This medicine may increase your risk of getting an infection. Tell your doctor or health care professional if you are around anyone with measles or chickenpox, or if you develop sores or blisters that do not heal properly.

If you are going to have surgery, tell your doctor or health care professional that you have taken this medicine within the last twelve months.

Ask your doctor or health care professional about your diet. You may need to lower the amount of salt you eat.

This medicine may affect blood sugar levels. If you have diabetes, check with your doctor or health care professional before you change your diet or the dose of your diabetic medicine.

What side effects may I notice from receiving this medicine?

Side effects that you should report to your doctor or health care professional as soon as possible:

  • allergic reactions like skin rash, itching or hives, swelling of the face, lips, or tongue

  • changes in emotions or moods

  • changes in vision

  • eye pain

  • signs and symptoms of high blood sugar such as dizziness; dry mouth; dry skin; fruity breath; nausea; stomach pain; increased hunger or thirst; increased urination

  • signs and symptoms of infection like fever or chills; cough; sore throat; pain or trouble passing urine

  • slow growth in children (if used for longer periods of time)

  • swelling of ankles, feet

  • trouble sleeping

  • unusually weak or tired

  • weak bones (if used for longer periods of time)

Side effects that usually do not require medical attention (Report these to your doctor or health care professional if they continue or are bothersome.):

  • increased hunger

  • nausea

  • skin problems, acne, thin and shiny skin

  • upset stomach

  • weight gain

This list may not describe all possible side effects. Call your doctor for medical advice about side effects. You may report side effects to FDA at 1-800-FDA-1088.

Where should I keep my medicine?

Keep out of the reach of children.

You will be instructed on how to store this medicine. See product for storage instructions. Each product may have different instructions. Most solutions or syrups are stored between 4 and 25 degrees C (39 and 77 degrees F). Keep tightly closed. Many products may be refrigerated. Do not freeze. Throw away any unused medicine after the expiration date.

NOTE: This sheet is a summary. It may not cover all possible information. If you have questions about this medicine, talk to your doctor, pharmacist, or health care provider.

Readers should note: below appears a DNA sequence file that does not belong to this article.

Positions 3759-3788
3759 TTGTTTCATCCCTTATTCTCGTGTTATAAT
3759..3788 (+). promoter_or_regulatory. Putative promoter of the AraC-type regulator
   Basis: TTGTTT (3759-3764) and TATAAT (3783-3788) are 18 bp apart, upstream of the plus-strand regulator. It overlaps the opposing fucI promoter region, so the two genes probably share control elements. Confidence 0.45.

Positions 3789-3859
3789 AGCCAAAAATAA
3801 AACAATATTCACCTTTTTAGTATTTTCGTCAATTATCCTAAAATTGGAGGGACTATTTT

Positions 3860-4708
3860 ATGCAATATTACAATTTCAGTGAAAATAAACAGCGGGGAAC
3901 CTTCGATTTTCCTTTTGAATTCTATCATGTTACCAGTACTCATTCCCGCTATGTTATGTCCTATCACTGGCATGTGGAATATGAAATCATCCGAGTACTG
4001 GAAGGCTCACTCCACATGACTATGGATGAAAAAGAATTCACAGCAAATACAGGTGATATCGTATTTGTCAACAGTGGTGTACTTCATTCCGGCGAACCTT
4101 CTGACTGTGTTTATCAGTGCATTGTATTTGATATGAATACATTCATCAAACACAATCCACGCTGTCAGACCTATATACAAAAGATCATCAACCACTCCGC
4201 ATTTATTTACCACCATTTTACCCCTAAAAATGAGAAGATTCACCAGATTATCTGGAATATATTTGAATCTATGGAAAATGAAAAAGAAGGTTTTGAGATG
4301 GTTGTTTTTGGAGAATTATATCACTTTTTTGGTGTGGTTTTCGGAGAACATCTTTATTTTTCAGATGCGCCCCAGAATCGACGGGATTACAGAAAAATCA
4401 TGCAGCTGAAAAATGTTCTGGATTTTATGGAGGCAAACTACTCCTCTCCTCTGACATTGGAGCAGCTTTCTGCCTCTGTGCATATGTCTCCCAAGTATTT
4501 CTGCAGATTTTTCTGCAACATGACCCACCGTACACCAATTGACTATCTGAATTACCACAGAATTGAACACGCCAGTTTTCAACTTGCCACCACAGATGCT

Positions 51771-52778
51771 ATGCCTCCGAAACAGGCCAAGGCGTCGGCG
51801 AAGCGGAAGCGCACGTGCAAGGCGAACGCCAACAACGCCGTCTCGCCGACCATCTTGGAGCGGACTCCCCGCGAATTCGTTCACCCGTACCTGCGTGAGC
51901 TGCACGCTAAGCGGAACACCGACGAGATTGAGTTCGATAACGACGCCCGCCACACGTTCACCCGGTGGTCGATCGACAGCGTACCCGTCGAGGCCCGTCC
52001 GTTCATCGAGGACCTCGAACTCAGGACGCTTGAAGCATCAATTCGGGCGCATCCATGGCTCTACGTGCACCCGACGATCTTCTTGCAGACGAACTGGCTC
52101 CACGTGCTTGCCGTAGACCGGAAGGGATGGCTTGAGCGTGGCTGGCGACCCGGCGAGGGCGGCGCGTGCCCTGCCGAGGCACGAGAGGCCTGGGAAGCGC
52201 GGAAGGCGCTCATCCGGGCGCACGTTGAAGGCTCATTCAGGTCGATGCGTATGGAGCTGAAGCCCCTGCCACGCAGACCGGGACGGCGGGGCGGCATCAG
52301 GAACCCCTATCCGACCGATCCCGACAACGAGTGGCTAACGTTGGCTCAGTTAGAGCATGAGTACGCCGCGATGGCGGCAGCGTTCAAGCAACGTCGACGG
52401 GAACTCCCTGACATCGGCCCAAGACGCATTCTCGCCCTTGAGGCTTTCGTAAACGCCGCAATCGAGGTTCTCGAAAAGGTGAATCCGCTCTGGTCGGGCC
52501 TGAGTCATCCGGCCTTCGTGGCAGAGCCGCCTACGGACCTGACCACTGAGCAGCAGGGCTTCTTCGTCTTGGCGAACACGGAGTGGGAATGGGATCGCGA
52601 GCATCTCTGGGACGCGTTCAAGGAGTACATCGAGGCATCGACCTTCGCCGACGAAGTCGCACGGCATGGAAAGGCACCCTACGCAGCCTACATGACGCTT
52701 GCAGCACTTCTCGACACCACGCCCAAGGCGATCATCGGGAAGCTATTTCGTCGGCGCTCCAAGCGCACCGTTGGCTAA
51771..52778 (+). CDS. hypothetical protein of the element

Prednisolone Oral tablet

What is this medicine?

PREDNISOLONE (pred NISS oh lone) is a corticosteroid. It is commonly used to treat inflammation of the skin, joints, lungs, and other organs. Common conditions treated include asthma, allergies, and arthritis. It is also used for other conditions, such as blood disorders and diseases of the adrenal glands.

This medicine may be used for other purposes; ask your health care provider or pharmacist if you have questions.

What should I tell my health care provider before I take this medicine?

They need to know if you have any of these conditions:

  • Cushing's syndrome

  • diabetes

  • glaucoma

  • heart problems or disease

  • high blood pressure

  • infection such as herpes, measles, tuberculosis, or chickenpox

  • kidney disease

  • liver disease

  • mental problems

  • myasthenia gravis

  • osteoporosis

  • seizures

  • stomach ulcer or intestine disease including colitis and diverticulitis

  • thyroid problem

  • an unusual or allergic reaction to lactose, prednisolone, other medicines, foods, dyes, or preservatives

  • pregnant or trying to get pregnant

  • breast-feeding

How should I use this medicine?

Take this medicine by mouth with a glass of water. Follow the directions on the prescription label. Take it with food or milk to avoid stomach upset. If you are taking this medicine once a day, take it in the morning. Do not take more medicine than you are told to take. Do not suddenly stop taking your medicine because you may develop a severe reaction. Your doctor will tell you how much medicine to take. If your doctor wants you to stop the medicine, the dose may be slowly lowered over time to avoid any side effects.

Talk to your pediatrician regarding the use of this medicine in children. Special care may be needed.

Overdosage: If you think you have taken too much of this medicine contact a poison control center or emergency room at once.